The Formation of the Hebrew Bible: A New Reconstruction

Hardcover | October 18, 2011

byDavid M. Carr

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In The Formation of the Hebrew Bible David Carr rethinks both the methods and historical orientation points for research into the growth of the Hebrew Bible into its present form. Building on his prior work, Writing on the Tablet of the Heart (Oxford, 2005), he explores both the possibilitiesand limits of reconstruction of pre-stages of the Bible. The method he advocates is a 'methodologically modest' investigation of those pre-stages, utilizing criteria and models derived from his survey of documented examples of textual revision in the Ancient Near East. The result is a new pictureof the formation of the Hebrew Bible, with insights on the initial emergence of Hebrew literary textuality, the development of the first Hexateuch, and the final formation of the Hebrew Bible. Where some have advocated dating the bulk of the Hebrew Bible in a single period, whether relatively early (Neo-Assyrian) or late (Persian or Hellenistic), Carr uncovers specific evidence that the Hebrew Bible contains texts dating across Israelite history, even the early pre-exilic period(10th-9th centuries). He traces the impact of Neo-Assyrian imperialism on eighth and seventh century Israelite textuality. He uses studies of collective trauma to identify marks of the reshaping and collection of traditions in response to the destruction of Jerusalem and Babylonian exile. Hedevelops a picture of varied Priestly reshaping of narrative and prophetic traditions in the Second Temple period, including the move toward eschatological and apocalyptic themes and genres. And he uses manuscript evidence from Qumran and the Septuagint to find clues to the final literary shaping ofthe proto-Masoretic text, likely under the Hasmonean monarchy.

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In The Formation of the Hebrew Bible David Carr rethinks both the methods and historical orientation points for research into the growth of the Hebrew Bible into its present form. Building on his prior work, Writing on the Tablet of the Heart (Oxford, 2005), he explores both the possibilitiesand limits of reconstruction of pre-stages o...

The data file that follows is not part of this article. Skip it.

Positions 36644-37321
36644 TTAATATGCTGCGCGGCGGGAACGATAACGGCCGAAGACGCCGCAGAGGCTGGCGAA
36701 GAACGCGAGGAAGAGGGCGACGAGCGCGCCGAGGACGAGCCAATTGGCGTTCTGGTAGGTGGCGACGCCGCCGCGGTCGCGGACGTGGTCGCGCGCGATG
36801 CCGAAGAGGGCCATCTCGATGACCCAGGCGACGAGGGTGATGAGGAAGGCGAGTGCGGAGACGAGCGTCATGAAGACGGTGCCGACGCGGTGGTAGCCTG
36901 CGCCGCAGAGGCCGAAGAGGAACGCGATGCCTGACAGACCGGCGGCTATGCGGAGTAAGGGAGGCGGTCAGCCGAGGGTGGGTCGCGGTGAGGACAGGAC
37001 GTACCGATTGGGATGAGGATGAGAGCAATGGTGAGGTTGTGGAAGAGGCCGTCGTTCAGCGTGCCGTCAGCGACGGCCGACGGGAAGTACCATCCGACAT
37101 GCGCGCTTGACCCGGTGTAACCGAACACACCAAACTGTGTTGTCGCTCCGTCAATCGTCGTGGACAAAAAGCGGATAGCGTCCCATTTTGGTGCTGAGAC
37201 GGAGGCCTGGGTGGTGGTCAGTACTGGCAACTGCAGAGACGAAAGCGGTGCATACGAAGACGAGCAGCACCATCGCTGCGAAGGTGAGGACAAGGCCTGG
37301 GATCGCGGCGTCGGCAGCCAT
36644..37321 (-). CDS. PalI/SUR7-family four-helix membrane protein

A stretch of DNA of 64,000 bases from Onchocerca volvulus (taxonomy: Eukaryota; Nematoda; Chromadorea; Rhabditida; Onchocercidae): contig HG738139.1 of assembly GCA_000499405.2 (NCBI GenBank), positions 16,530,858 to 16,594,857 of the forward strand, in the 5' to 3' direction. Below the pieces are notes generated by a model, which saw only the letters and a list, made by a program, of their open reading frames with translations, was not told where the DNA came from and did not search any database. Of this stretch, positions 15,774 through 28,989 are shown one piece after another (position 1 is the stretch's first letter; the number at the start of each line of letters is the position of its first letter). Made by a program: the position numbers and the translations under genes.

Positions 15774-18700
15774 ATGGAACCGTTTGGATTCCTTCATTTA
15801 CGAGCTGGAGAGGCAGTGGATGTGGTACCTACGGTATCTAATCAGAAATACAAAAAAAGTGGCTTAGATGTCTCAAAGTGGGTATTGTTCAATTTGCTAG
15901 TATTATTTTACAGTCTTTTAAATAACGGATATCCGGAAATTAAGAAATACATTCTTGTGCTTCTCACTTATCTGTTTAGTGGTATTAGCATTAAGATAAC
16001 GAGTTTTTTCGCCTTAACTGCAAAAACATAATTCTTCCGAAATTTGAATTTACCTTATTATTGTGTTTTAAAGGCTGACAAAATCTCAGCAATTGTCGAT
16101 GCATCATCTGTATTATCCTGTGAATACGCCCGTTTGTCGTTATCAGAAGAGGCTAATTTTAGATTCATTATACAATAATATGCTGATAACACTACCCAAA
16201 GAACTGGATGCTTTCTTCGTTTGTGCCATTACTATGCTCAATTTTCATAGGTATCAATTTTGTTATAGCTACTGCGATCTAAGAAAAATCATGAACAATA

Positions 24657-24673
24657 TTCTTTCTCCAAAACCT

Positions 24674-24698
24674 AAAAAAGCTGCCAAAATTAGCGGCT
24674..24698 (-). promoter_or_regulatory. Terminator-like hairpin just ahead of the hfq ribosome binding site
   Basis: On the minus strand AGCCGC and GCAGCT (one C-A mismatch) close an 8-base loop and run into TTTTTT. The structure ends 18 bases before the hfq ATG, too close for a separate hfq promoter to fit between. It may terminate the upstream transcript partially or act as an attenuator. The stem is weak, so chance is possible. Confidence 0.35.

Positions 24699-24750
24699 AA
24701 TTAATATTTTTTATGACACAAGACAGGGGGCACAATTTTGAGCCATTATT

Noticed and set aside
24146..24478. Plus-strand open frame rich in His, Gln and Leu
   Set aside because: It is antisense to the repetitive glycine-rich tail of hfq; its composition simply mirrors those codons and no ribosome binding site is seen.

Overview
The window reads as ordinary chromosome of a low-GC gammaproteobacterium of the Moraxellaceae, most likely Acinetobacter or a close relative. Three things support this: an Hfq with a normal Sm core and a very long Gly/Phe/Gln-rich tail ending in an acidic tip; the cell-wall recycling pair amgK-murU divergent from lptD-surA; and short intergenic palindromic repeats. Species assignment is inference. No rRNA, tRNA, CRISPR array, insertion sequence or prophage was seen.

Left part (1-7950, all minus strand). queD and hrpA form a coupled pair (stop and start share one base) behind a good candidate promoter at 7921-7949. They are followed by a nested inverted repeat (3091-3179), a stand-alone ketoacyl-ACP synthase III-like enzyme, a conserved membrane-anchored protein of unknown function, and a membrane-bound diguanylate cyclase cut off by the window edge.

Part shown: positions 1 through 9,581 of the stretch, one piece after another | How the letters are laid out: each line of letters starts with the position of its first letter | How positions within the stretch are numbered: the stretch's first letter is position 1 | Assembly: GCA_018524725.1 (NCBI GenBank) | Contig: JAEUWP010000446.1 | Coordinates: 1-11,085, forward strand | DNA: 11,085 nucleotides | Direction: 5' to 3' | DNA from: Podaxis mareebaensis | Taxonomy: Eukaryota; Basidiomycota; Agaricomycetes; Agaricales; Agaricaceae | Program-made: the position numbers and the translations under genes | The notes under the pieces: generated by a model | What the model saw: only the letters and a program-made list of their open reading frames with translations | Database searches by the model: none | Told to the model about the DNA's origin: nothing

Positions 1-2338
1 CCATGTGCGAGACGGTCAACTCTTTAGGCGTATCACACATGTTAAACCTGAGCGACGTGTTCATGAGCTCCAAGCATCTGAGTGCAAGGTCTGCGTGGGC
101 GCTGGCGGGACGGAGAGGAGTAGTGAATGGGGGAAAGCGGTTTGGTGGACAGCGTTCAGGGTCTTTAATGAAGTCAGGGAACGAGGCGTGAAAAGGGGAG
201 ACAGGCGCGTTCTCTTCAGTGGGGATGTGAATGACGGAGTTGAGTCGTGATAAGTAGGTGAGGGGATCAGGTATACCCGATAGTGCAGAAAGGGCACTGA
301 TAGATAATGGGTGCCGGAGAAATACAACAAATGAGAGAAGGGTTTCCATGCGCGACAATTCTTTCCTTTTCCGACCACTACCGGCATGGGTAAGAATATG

David M. Carr is Professor of Hebrew Bible at Union Theological Seminary.

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Format:HardcoverDimensions:544 pages, 0.12 × 0.12 × 0.12 inPublished:October 18, 2011Publisher:Oxford University PressLanguage:English

The following ISBNs are associated with this title:

ISBN - 10:019974260X

ISBN - 13:9780199742608

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Table of Contents

Introduction: The Oral-Written Model and the Formation of the Hebrew BiblePart OneMethodological Prologue: Textual Transmission in the Ancient World and How to Reconstruct It1. Memory Variants and Evidence of Oral-Written Transmission of Israelite Literature2. Documented Cases of Transmission History, Part 1: Two Cases3. Documented Cases of Transmission History, Part 2: Broader Trends4. From Documented Growth to Method in Reconstruction of GrowthPart TwoExcavating the History of the Formation of the Hebrew Bible5. The Hasmonean Period: Finalization of Scripture in an Increasingly Greek World6. The Hellenistic Period up to the Hasmonean Monarchy: Priestly and Diaspora Textuality7. The Persian Period: Textuality of Persian-Sponsored Returnees8. The Babylonian Period: Trauma, Exile and the Transition to Post-Monarchal Textuality9. Bible for Exiles: The Reshaping of Stories about Israel's Earliest History10. Textuality Under Empire: Reflexes of Neo-Assyrian Domination11. From the Neo-Assyrian to Hasmonean Periods: Preliminary Conclusions and OutlookPart ThreeThe Shape of Literary Textuality in the Early Pre-Exilic Period12. Early States in the Highlands of Judah-Israel and Evidence for Literary Textuality in Them13. Royal Psalms: Locating Judah and Israel's Early Pro-Royal Literature14. Proverbs and Israel's Early Oral-Written Curriculum15. Other Supposedly Solomonic Books: Song of Songs and Qohelet16. Other Biblical Texts Potentially from the Early Monarchal Period17. Toward a New Picture of Early Monarchal Texts in the Hebrew Bible